An octopus' life is short — two years is a pretty common lifespan — and heavily focused on reproduction. They only get one shot at carrying on the genetic lineage and die soon after breeding. Babies are born not by the two, or tens, or even hundreds. Instead, tens of thousands of octopus siblings enter the world all at once — tiny, translucent hatchlings that ride the waves and try not to die more quickly than they already must.
This is one of those news stories where my biases show, like woah, and I'm happy to admit it. In the UK, 50% of laboring women take advantage of nitrous oxide (good ol' dentist's office laughing gas) for pain relief. The rates of usage are about the same in Canada and even higher in countries like Finland. If you read up on the stuff, this isn't terribly surprising. Nitrous oxide gas doesn't totally eliminate childbirth pain, but studies show it does a great job of taking the edge off and without the long-term loopiness of injected narcotics or the limitations on movement (and the whole needle-in-your-spine bit) that goes along with epidurals. Plus, it's pain relief that's controlled by the woman, herself. You just take a hit off the gas whenever you find your contraction warrants it. No anesthesiologist necessary.
I'm due to give birth in less than two months and this is something I'd love to use. But I can't. Because there are only two hospitals in the entire United States that offer it as an option. They're both on the West Coast. (NOTE: Reader djmburr says his wife was able to use nitrous oxide at Baptist Hospital in Nashville earlier this year. So it sounds like there are more hospitals allowing this than making it into the news.)
This baby nautilus emerged this week from an egg laid last November at San Diego's Birch Aquarium. For this tiny cephalopod, the process of being born took not hours, or even days, but weeks. The ZooBorns site has a series of photos that show how the nautilus slooooooowly emerged from the egg.
I'm reading a ton of baby and pregnancy books right now, preparing both for the October birth of my daughter and an upcoming BoingBoing feature about evidence-based books for science-minded soon-to-be-parents. After reading this interview at The New Inquiry, I really want to check out The Motherhood Archives — a documentary about the ways culture shapes and reshapes how we understand the biology of birth and the growth of an infant. From the Marxist origins of Lamaze, to the early-20th-century feminists who pushed for pain-free birth, to the rise of the birth center, The Motherhood Archives sounds like a fascinating exploration of how different generations think and rethink the same ideas and an anthropological assessment of what "the right way" to give birth and raise children really means. (Thanks, Emile Snyder!)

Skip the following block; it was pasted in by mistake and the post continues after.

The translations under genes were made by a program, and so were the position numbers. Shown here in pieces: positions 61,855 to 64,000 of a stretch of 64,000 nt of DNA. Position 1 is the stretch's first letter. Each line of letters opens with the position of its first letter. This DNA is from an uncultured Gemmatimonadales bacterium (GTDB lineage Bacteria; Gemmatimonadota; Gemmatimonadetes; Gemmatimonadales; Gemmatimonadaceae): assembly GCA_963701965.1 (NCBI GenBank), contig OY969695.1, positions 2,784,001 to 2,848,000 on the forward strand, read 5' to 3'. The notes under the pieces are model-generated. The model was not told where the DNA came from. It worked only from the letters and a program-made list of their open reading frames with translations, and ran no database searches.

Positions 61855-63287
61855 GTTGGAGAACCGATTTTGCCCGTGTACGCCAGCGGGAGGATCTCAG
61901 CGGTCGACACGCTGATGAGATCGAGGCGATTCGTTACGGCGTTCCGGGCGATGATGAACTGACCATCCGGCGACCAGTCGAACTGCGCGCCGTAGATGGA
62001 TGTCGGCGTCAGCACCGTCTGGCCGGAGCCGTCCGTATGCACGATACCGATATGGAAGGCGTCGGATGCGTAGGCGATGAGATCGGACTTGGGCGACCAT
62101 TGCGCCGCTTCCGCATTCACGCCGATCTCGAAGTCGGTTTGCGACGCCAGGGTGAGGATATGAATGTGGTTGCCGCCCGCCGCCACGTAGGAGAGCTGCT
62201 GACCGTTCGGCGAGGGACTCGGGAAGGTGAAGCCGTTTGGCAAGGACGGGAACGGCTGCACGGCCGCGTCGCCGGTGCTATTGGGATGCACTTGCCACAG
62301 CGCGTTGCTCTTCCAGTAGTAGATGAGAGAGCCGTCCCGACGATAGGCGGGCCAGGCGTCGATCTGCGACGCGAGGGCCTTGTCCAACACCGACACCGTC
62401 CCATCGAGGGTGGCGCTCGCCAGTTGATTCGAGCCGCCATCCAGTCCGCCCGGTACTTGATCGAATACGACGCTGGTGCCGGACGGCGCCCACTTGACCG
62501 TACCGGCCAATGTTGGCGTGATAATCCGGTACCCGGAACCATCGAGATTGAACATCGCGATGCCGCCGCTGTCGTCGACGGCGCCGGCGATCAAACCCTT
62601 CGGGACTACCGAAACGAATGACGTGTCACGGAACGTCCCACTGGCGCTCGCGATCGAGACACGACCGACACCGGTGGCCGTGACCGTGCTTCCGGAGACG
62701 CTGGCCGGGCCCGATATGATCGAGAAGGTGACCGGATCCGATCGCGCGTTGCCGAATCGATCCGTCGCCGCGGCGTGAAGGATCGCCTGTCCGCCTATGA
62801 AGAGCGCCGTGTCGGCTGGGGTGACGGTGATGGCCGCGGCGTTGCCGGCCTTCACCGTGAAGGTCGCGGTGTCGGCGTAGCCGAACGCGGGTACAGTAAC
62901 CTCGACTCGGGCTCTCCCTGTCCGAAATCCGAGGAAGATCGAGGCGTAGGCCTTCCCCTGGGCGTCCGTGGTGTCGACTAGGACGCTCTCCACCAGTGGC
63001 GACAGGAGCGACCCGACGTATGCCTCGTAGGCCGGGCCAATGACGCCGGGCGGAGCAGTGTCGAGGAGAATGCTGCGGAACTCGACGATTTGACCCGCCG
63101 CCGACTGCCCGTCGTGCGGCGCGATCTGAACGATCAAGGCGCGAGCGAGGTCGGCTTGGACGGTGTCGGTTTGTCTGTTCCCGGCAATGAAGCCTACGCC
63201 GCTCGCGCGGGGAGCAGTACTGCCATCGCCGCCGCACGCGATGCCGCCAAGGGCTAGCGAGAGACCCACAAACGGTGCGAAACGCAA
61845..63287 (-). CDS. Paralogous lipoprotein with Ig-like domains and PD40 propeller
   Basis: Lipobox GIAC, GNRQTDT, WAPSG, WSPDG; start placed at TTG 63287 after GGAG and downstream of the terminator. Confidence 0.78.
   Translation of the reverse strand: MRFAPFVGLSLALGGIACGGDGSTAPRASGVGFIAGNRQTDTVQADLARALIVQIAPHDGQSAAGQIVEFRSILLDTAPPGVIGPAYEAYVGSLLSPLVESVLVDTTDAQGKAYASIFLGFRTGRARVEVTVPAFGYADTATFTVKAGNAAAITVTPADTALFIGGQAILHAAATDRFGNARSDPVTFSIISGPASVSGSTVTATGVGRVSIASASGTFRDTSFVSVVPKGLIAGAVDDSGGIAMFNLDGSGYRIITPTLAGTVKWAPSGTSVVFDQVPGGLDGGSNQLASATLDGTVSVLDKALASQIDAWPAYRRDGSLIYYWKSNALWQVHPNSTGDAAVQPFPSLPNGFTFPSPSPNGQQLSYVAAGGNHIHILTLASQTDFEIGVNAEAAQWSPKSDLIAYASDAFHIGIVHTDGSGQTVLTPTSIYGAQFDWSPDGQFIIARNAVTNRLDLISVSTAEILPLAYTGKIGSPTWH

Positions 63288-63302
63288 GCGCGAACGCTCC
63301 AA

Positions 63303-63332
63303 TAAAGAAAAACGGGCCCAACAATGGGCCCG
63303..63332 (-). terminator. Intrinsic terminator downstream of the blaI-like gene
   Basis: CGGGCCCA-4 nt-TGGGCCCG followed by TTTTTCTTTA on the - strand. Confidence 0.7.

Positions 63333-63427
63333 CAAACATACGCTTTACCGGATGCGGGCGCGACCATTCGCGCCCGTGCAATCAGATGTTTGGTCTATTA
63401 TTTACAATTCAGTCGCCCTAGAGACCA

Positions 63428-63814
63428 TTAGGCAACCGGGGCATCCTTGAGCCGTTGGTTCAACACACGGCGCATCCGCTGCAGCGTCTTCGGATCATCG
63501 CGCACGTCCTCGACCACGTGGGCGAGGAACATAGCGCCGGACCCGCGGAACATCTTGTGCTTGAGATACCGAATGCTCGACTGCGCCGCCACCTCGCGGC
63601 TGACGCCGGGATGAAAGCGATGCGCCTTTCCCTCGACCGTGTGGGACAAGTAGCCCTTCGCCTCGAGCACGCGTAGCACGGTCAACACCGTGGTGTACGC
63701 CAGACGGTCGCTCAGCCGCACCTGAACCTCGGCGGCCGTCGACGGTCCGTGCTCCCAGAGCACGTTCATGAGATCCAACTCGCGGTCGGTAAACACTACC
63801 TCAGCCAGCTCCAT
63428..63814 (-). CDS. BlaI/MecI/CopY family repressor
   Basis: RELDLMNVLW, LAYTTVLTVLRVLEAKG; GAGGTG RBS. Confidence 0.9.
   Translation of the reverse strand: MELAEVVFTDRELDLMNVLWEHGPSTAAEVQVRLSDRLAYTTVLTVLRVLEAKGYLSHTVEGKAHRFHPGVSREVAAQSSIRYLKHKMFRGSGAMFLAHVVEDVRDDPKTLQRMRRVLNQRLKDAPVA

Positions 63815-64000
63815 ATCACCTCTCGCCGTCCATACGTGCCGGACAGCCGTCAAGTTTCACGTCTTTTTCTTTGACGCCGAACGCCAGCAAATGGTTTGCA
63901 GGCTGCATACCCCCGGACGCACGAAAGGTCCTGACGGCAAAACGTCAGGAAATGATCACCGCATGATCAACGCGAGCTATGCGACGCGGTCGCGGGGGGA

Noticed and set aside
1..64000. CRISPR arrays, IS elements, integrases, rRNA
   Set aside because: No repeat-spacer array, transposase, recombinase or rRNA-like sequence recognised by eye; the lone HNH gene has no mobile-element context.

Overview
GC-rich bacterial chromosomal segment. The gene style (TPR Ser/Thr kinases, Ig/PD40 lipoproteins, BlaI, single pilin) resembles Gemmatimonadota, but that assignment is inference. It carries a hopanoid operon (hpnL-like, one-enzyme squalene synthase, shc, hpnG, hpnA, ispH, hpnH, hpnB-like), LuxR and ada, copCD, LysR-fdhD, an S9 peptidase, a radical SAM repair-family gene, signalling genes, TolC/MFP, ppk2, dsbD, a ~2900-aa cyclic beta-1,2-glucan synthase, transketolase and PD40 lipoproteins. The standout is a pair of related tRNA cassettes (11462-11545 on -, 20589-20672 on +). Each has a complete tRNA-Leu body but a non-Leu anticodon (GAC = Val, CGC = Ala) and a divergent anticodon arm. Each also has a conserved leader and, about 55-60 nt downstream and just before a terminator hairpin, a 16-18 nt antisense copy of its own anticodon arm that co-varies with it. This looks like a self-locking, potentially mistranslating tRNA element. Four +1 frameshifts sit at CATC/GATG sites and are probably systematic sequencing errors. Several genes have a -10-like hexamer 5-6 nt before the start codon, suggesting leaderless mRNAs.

"Born in the caul" is a phrase that's connected with a lot of cross-cultural myths and superstitions — babies born in the caul are supposed to be destined for lives of fame and fortune (or, possibly, misfortune and grisly death, depending on which legends you're listening to). Biologically, though, it refers to a baby that's born with part of the amniotic sac — the bubble of fluid a fetus grows in inside the uterus — still attached. Usually, a piece of the sac is draped over the baby's head or face. These are called caul births, and they're rare. But, about once in every 80,000 births, you'll get something truly extraordinary — "en-caul", a baby born inside a completely intact amniotic sac, fluid and all.
There's a photo of a recent en-caul birth making the rounds online. The photo is being attributed to Greek obstetrician Aris Tsigris. It's fascinating. But it's also pretty graphic, so fair warning on that. (If the sight of newborn infants and blood gives you the vapors, you might also want to avoid most of the links in this post, as well.)
My dad calls the first few months of a baby's life "the necessary larval stage". I've heard other people refer to it as "the fourth trimester". Basically, newborn human babies are pretty useless, as far as baby animals go. This is especially true in comparison to baby apes, who come out of the womb at a much higher level of development. Scientific American has an excerpt from an upcoming book by Chip Walter that talks about this fact and its connection to two key moments in human evolution — the development of bigger brains (and thus, bigger heads) and walking upright (which has the side effect of creating a narrower birth canal).
There is definitely a seasonality to human births, writes Beth Skwarecki at Double X Science. The complicated bit is that human baby season isn't necessarily the same (or as strongly expressed) from place to place and culture to culture. In the United States, significantly more babies are born in July, August, and September. Meanwhile, in Europe, babies seem to make their way into the world in spring. So there's clearly a cultural component to this — but culture doesn't explain it, entirely. Skwarecki's piece explores a messy place where culture, genetics, and circadian rhythms intersect.